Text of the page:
# Finding Supremum and Infimum of the set $\{\frac{(n+1)^2}{2^n}\mid n\in \mathbb{N}\,\}$.

I'm working on these supremum and infimum problems and I just want to check to see if my approach is valid. The question asks to find the supremum and infimum of the set $\{\,(n+1)^2/2^n\mid n\in \mathbb{N}\,\}$.

My approach is to take the derivative of the equation and set it equal to $0$. Doing this I find that $n=-1$ and $n=\frac 2 {\log 2}-1$. I also found that $n=\frac 2 {\log 2}-1$ produces a local maximum and $n=-1$ produces a local minimum. Is it accurate to say that these are my infimum and supremum values or not?

I will take any help I can get. Thanks!

• $-1$ and $\frac{2}{\log(2)}-1$ are not in $\mathbb{N}$. Oct 7, 2017 at 16:03
• When "take the derivative" you are assuming, at the very least, that the function exists for all real numbers- you are extending from N to R so no longer have the same function. Oct 7, 2017 at 16:14
• So how do I go about finding the infimum and supremum then? Oct 7, 2017 at 16:21
• Did it cross your mind that you're taking a derivative with respect to a discrete variable? One can reasonably extend it to a function of a continuous variable, but why would one take this approach in the first place? Why continue thinking about negative values of $n\text{?}$ And about non-integer values of $n,$ after you've said $n\in\mathbb N \text{?}$ Oct 7, 2017 at 16:30
• Yes, I understand that was a stupid mistake. But to be fair, I have been reviewing for an upcoming exam and my brain is a little fried at the moment which is why I posted it on here :). I think I understand it now though. Oct 7, 2017 at 16:34

Yes, your approach is correct but, since $n \in N$ we need to modify it a little bit.

so $f(x) = \frac{(x+1)^2}{2^x}$ if first increasing and then decreasing(for $x$ non negative), this you check by taking derivative. So for $x \to \infty$, $f(x)$ goes to zero, so inifimum is $0$ .

For supremum your approach is correct, but $x$ shoud be integer, so just find the value of $x$ that is integral. precisely check $x_1 = \left[\frac{2}{\log2}-1\right]$ and $x2 = x1+1$. So $\frac{2}{\log2} = 2.88,\ x_1 = 1, \ x_2 = 2$ so for x2 we get the maximum value of $2.25$.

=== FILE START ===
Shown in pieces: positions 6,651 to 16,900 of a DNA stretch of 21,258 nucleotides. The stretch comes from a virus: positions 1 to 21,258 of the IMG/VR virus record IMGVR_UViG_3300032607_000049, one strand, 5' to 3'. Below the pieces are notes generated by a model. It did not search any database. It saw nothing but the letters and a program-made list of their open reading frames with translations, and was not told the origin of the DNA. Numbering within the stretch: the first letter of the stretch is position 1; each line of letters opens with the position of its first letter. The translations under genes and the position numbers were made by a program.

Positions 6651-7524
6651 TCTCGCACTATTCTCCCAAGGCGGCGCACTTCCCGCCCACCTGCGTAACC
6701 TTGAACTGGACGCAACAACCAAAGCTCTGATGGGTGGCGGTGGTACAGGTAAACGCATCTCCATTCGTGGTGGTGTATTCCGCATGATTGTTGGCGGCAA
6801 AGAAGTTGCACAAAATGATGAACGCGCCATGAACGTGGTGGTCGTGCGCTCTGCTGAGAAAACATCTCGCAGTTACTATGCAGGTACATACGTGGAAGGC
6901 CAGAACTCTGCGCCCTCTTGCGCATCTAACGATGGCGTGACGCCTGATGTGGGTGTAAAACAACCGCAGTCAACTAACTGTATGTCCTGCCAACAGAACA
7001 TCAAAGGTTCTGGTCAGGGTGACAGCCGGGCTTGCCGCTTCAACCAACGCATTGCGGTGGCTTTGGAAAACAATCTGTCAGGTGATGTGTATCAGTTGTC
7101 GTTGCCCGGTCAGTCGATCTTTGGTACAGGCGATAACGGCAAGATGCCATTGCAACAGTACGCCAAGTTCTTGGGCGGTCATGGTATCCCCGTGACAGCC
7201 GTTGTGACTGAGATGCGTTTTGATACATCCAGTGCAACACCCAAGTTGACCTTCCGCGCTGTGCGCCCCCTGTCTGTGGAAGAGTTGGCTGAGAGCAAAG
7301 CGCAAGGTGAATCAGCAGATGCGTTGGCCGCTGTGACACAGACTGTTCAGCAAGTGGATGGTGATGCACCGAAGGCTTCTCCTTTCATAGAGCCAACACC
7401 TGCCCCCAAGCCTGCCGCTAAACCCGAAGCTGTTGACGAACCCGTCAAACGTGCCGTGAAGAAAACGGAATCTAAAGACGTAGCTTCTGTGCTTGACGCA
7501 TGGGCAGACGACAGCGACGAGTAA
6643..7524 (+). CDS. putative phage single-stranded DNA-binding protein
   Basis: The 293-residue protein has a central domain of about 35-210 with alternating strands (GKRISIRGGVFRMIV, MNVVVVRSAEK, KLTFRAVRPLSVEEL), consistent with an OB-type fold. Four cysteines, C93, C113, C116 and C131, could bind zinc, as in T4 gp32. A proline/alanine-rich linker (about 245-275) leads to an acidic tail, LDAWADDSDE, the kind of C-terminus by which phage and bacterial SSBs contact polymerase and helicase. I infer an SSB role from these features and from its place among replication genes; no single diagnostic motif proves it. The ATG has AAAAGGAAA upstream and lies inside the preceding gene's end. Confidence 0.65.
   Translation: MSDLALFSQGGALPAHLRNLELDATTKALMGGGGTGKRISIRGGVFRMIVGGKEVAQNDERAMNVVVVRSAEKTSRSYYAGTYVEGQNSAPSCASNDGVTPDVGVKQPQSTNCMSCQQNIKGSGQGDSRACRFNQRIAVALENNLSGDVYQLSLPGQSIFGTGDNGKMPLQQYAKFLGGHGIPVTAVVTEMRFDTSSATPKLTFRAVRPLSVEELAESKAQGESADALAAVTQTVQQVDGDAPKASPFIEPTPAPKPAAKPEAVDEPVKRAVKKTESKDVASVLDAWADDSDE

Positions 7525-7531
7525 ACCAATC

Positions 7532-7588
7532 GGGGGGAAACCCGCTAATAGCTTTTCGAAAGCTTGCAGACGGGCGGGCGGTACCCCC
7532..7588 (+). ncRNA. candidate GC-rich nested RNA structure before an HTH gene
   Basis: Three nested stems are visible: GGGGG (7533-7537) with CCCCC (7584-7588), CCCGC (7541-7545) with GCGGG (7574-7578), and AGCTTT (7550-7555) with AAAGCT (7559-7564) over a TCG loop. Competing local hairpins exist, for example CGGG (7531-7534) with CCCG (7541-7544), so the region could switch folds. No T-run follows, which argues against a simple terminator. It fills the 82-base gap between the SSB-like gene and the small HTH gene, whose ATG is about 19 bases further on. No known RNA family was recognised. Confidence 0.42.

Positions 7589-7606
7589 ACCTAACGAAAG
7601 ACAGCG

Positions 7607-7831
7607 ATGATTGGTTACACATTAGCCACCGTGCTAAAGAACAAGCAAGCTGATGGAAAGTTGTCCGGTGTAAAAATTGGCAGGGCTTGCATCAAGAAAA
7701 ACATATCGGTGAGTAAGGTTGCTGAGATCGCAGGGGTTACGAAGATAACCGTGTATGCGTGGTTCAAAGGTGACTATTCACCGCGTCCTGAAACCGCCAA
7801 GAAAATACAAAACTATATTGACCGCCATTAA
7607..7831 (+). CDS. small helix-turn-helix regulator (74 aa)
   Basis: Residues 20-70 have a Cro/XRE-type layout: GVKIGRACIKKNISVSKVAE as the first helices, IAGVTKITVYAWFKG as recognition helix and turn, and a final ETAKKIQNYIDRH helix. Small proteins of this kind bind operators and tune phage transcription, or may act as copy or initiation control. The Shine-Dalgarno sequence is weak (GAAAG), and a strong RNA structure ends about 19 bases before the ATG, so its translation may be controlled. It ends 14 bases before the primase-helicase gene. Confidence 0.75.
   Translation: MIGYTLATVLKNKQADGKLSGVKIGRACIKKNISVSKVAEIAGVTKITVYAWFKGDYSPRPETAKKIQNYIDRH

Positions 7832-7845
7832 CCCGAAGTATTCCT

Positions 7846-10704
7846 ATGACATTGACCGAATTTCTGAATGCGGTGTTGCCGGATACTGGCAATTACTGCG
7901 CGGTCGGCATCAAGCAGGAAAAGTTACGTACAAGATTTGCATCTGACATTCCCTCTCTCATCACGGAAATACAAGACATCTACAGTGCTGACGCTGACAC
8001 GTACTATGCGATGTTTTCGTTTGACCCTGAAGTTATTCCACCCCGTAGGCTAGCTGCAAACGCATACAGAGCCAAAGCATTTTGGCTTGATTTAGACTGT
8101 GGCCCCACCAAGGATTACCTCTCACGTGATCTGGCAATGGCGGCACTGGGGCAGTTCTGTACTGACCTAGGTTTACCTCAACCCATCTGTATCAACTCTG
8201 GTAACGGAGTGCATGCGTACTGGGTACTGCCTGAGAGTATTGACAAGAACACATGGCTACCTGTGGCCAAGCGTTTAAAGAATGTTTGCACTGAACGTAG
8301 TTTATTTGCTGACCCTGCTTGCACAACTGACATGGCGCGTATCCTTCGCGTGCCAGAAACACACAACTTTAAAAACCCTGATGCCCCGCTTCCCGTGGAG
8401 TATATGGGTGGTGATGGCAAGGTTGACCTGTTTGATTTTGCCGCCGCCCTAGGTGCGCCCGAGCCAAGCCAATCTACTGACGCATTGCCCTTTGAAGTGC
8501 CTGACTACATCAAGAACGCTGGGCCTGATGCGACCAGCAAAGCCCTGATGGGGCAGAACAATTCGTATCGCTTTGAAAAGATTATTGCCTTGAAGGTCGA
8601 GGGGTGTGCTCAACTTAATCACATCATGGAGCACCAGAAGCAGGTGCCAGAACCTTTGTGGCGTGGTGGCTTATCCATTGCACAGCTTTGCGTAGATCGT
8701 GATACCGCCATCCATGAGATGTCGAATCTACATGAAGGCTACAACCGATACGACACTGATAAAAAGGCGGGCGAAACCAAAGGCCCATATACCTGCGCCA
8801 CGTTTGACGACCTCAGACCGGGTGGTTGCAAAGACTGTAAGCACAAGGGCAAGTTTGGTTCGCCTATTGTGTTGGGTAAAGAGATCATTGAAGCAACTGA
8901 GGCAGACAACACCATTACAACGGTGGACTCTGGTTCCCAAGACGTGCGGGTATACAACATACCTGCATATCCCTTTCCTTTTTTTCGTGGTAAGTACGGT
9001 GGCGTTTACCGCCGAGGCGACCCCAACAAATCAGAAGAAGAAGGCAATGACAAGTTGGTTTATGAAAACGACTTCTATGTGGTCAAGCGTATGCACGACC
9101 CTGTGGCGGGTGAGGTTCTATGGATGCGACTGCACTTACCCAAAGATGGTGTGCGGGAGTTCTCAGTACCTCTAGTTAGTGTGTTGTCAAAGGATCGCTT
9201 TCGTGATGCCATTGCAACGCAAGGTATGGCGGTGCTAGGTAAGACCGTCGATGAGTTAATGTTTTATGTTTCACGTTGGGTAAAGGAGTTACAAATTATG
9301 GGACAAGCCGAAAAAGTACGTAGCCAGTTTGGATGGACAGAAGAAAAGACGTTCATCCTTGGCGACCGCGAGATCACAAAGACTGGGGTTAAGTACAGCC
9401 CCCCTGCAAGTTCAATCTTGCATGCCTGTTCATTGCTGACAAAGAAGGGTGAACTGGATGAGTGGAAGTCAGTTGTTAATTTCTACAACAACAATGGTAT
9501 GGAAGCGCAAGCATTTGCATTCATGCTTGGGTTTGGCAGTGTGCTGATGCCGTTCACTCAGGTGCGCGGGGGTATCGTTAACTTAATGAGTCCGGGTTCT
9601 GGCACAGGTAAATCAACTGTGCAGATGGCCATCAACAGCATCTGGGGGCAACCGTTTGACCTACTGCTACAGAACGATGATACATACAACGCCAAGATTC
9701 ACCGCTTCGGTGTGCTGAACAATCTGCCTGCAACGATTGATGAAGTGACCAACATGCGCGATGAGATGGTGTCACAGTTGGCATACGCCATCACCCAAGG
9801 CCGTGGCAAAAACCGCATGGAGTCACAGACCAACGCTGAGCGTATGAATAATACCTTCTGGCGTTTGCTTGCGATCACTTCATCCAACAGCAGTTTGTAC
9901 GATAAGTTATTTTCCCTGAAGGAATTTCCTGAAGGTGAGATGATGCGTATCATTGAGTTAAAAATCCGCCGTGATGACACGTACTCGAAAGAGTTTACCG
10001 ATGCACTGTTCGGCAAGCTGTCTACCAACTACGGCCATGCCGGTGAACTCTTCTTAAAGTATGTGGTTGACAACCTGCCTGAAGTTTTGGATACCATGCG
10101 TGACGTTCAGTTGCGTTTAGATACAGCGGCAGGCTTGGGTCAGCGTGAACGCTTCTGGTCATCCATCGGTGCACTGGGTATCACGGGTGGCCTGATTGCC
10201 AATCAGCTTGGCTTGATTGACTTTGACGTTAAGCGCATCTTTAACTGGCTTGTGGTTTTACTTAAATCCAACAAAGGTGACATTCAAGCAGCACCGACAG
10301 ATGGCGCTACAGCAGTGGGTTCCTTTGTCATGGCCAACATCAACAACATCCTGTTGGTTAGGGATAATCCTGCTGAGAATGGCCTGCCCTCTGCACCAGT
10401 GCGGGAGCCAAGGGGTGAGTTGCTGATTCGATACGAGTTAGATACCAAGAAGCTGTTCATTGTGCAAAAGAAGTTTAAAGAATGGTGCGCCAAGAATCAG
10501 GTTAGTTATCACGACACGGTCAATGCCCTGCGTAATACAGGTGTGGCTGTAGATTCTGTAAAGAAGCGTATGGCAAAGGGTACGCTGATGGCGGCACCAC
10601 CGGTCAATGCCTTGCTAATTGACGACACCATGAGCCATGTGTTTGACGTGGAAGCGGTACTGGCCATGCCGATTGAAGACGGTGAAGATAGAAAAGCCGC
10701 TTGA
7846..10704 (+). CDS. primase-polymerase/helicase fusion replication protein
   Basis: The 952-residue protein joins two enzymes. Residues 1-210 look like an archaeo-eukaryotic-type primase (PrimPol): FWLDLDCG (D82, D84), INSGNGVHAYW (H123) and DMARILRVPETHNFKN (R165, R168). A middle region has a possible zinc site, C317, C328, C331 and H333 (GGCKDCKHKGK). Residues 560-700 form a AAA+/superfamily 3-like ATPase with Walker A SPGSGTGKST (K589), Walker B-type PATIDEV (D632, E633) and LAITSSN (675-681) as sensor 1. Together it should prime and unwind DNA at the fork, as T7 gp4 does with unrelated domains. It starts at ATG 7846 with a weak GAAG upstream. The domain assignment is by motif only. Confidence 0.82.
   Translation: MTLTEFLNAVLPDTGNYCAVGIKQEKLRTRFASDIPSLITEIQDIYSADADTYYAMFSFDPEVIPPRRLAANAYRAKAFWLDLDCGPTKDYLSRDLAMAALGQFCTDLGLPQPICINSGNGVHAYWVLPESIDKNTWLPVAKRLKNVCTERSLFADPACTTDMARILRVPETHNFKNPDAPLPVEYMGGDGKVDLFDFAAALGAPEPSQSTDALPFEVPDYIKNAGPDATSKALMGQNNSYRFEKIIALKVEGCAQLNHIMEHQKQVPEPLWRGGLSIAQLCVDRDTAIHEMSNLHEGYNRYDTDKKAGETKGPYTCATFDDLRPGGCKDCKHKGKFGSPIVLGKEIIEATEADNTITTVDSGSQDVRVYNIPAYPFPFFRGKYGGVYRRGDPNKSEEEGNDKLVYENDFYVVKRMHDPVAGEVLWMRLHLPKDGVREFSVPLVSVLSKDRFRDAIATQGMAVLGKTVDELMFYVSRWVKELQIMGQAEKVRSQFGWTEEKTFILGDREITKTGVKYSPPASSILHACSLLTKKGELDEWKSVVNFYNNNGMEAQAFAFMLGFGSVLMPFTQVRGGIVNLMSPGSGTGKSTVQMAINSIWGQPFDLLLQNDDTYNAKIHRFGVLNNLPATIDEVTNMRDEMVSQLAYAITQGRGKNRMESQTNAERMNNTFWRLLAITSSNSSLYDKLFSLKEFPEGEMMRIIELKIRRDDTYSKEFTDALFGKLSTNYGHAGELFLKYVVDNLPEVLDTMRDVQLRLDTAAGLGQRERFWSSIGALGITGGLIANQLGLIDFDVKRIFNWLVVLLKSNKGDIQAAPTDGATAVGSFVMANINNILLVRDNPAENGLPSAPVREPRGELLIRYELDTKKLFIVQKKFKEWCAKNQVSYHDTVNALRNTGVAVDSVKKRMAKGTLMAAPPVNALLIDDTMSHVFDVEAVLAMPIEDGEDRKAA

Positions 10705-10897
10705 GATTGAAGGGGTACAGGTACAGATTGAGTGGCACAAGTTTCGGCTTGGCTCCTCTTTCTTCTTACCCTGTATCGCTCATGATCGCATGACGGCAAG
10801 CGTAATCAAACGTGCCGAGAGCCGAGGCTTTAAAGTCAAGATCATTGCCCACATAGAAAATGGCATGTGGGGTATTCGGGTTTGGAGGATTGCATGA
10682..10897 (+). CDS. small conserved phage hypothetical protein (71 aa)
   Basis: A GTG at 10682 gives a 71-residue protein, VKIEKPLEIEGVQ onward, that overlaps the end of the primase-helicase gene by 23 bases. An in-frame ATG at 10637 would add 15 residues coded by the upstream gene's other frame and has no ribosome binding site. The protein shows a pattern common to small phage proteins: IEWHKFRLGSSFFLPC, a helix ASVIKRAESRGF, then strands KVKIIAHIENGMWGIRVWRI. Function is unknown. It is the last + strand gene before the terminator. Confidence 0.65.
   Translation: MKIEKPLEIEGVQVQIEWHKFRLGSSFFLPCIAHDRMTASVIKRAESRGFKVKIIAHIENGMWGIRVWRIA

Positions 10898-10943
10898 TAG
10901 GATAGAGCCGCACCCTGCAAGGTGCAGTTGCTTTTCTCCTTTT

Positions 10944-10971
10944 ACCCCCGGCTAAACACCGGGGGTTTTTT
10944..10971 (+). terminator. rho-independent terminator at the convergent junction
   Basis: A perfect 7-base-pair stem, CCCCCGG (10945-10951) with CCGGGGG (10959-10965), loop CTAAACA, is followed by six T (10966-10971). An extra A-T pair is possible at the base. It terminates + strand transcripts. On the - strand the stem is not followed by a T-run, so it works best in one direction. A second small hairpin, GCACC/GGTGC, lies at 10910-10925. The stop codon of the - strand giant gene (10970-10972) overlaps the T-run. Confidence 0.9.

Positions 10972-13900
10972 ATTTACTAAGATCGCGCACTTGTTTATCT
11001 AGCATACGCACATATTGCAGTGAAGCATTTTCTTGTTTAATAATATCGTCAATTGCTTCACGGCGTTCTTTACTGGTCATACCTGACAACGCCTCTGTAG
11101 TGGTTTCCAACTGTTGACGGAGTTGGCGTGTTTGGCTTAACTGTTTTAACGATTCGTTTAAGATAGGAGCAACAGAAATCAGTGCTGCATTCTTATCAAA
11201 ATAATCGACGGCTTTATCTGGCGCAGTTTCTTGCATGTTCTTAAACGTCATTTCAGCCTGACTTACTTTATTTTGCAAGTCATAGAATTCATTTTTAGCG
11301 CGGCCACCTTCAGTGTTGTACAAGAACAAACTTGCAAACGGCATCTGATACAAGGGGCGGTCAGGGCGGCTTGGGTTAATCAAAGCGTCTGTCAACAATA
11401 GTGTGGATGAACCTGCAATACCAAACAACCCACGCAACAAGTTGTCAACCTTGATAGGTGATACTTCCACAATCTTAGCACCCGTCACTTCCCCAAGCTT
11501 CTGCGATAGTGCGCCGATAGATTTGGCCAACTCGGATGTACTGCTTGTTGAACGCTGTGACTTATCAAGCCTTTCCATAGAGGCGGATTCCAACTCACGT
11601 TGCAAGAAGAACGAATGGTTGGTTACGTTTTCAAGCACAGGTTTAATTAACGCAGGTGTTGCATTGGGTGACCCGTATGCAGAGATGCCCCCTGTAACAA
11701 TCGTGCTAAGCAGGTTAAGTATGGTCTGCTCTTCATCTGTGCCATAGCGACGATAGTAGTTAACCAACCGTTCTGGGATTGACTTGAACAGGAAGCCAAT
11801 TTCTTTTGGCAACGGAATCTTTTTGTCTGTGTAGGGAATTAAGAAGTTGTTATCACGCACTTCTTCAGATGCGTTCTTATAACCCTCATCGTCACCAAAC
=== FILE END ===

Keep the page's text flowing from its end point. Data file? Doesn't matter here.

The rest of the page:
$$A=\{\,(n+1)^2/2^n\mid n\in \mathbb{N}\,\}=\{1,2\}\cup\{\,0< (n+1)^2/2^n\mid ~~n>1~~n\in \mathbb{N}\,\}$$ Since $$\lim_{n\to \infty}(n+1)^2/2^n = 0$$ we have that for every $\varepsilon>0$ there exists $n_\varepsilon$ such that $n\ge n_\varepsilon$ implies

$$(n+1)^2/2^n\le \varepsilon$$

Hence taking $x_\varepsilon=(n_\varepsilon +1)^2/2^{n_\varepsilon }$ We conclude that,

$$\color{blue}{x>0,~~\forall x\in A~~~and ~~~\forall~~\varepsilon>0,~~\exists x=x_\varepsilon\in A ~~\text{such that}~~ 0<x_\varepsilon\le \varepsilon}\\ \Longleftrightarrow \color{red}{\inf A =0.}$$

Now let check the Sup.splitting for $n=0,1,2,3,4,5$ we have $$A=\{1,2, \frac{9}{4},2,\frac{25}{16},\frac{36}{32}\}\cup\{\,(n+1)^2/2^n\mid ~~n>1~~n\in \mathbb{N}\,\}$$

Claim $$(n+1)^2<2^n~\forall n\ge 6$$

Therefore, $$\color{red}{\sup A =\max A =9/4 =2.25.}$$

Now let prove the claim by induction

• for $n=6$ we have $(6+1)^2 =49<64=2^{6}$ the claim is true
• Assume that, $(n+1)^2<2^n~\forall n\ge 6$ and let show that $$(n+2)^2<2^{n+1}~\forall n\ge 6$$

By assumption, $$(n+1)^2<2^n \implies (n+2)^2=(n+1+1)^2<\color{red}{(2^{n/2}+1)^2<2^{n+1}}$$ Let prove the last inequality

$$(2^{n/2}+1)^2<2^{n+1} \Longleftrightarrow a^{n+1}-a^n-1>0 \forall n> 6$$ Where $\color{blue}{a=\sqrt{2}}$.